Rather than a health care system, our country’s leaders have been keeping us shackled to a “corporate care” system.
News flash: Republican congressional leaders keep coming up with still more grand schemes to fix America’s health care system. But, look out — because when they say “fix,” they mean it in the same sense as your veterinarian uses the word!
For the gazillionth time, GOP lawmakers recently put a shiny new ribbon on their same old ugly package of health insurance deforms. As before, the latest plan would have eliminated coverage for millions of Americans, raised the price of insurance for the middle class and delivered much less care. But one guy said he loved it: “A great bill,” tweeted Donald Trump.
I’m guessing that, once again, our Twitterer-in-Chief never actually read the bill he praised, or even scanned the factual summary of what it does. But, he might want to hear the opinions of his fellow corporate chieftains who have read every word of it. For example, the CEO of Blue Cross Blue Shield flatly rejects the re-write, because it “would allow states to waive key consumer protections [and] undermine safeguards for those with pre-existing conditions.” Also, he points out that the plan would increase uncertainty in the marketplace, making coverage more expensive and jeopardizing Americans’ choice of health plans.
Or Trump could ponder this conclusion of a health policy expert: The bill is “just basically injecting chaos in 50 state capitals for the next two years.” Or maybe he’d value a state health executive’s perspective: “The [bill’s] cuts could be devastating to [Alaska’s] health care system,” and “patients will bear the consequences through reduced access to health care and lost insurance coverage.”
Trump and the GOP are wasting Congress’ time and what little public credibility they have left by continuing to play partisan politics with people’s health. Nothing great about that.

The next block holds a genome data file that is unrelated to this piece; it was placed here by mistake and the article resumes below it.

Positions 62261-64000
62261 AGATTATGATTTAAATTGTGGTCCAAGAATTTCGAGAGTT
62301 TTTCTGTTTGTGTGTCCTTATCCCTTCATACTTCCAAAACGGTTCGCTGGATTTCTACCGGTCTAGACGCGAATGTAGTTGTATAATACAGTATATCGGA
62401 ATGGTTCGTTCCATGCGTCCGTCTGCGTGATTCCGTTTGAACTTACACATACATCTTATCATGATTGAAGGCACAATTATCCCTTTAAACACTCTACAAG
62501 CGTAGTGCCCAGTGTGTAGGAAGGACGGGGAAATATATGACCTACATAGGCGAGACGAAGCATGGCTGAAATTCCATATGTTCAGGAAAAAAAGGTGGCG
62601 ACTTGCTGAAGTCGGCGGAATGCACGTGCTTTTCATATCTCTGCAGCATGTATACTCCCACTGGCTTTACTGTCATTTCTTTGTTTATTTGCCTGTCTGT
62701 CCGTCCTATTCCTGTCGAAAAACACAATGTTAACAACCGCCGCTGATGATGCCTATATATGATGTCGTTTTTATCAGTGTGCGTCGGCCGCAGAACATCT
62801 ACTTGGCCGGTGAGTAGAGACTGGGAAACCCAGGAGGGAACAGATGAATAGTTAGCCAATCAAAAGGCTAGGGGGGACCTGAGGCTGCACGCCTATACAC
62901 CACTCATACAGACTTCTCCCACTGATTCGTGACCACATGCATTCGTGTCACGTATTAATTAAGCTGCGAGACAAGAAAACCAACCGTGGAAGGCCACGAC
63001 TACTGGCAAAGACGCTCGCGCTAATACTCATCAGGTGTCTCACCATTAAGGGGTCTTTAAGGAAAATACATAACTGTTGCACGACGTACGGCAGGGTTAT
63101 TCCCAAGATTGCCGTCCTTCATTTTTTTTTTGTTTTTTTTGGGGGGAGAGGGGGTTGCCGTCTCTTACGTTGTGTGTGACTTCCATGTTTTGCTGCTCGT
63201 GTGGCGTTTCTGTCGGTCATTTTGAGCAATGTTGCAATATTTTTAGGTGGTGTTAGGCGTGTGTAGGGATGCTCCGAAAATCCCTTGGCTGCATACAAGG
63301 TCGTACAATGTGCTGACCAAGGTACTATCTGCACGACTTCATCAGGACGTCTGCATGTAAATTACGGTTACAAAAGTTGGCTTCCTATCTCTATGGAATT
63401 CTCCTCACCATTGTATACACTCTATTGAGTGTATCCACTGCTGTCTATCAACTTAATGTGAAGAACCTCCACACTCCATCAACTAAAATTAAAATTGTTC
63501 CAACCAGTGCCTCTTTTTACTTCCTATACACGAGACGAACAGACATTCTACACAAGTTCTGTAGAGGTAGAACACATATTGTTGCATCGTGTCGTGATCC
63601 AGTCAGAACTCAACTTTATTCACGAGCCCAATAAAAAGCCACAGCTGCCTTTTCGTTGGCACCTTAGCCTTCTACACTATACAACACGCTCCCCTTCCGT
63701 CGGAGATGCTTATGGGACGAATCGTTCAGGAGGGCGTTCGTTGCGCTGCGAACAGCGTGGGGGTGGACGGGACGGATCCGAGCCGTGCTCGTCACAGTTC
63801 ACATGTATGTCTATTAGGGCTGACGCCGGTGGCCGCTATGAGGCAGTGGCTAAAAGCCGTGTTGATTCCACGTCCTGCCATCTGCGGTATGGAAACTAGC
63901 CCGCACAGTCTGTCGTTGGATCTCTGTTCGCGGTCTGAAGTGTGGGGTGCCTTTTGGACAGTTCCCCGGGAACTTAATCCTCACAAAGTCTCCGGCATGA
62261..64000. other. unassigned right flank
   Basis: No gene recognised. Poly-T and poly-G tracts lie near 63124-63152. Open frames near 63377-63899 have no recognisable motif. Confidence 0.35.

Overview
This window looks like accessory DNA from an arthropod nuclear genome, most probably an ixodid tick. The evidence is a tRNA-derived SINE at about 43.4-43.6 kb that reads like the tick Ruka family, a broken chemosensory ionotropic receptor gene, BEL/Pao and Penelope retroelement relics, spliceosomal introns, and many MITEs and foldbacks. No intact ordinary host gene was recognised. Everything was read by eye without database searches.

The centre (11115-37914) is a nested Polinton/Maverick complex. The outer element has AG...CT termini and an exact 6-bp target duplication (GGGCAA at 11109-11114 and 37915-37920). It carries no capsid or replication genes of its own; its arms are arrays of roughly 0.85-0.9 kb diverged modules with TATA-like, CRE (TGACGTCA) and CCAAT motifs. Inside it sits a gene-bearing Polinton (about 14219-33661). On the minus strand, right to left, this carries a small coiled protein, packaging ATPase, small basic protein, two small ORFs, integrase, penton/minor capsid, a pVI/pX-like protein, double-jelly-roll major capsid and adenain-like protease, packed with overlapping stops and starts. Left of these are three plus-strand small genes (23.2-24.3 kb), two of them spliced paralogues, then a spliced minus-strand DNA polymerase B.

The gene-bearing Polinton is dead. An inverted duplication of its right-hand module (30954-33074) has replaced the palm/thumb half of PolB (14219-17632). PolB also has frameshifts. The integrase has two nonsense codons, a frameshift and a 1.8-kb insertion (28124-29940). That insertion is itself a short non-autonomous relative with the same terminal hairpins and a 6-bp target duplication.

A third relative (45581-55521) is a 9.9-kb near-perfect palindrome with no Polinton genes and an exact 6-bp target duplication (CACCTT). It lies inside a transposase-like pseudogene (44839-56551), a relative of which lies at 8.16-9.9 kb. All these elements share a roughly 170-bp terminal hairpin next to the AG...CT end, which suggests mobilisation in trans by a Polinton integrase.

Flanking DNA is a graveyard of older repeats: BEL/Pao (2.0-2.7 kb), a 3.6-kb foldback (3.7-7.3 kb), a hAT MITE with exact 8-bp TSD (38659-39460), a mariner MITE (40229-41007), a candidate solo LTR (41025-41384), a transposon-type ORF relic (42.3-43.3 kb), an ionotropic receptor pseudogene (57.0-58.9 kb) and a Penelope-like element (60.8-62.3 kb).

Rather than a health care system, our country’s leaders have been keeping us shackled to a “corporate care” system, allowing insurance giants, drug company gougers, hospital chains and other profiteers to ration our care based on whether a family can pay whatever outrageous price the corporations demand to maintain their exorbitant profits.
Forget the centuries-old admonition from the Greek physician Hippocrates that individual caregivers must “do no harm,” the corporate imperative to maximize profits makes our present system itself a gross violator of that primary principal. For example, Americans spend some $3.2 trillion a year on this system (more than nearly every other country in the world); 28 million of our people have no health coverage; tens of millions are so underinsured they can’t afford to use the policy they’re paying for; one out of five adults are not able to afford the prescription drugs they need; our people are less healthy than other advanced nations (for example, the U.S. ranks 42nd in life expectancy); and CEOs and top shareholders of insurance conglomerates, Big Pharma, hospital chains and other components of the system are hauling off multiple-millions of dollars each.
Can’t we do better than that? Of course we can — if we start treating health care as a human right, rather than a corporate profit center.
And doing this doesn’t require a whole new complex system. Congress can just extend America’s successful Medicare program to every man, woman, and child in our country. This egalitarian “Medicare for All” idea would deliver comprehensive care, be much easier for patients to navigate, and be far cheaper than today’s rip-off system. At last, a hospital stay would not bankrupt a family, people wouldn’t avoid going to the doctor because they can’t afford it, prescription drugs would be affordable, and workers wouldn’t be stuck in bad jobs just to get basic health coverage.
This is a health care system that’s worthy of us, one that embodies our people’s egalitarian values and strengthens our country. By actually delivering universal care we will unite our society under the essential democratic principle that we Americans really are “all in this together.”
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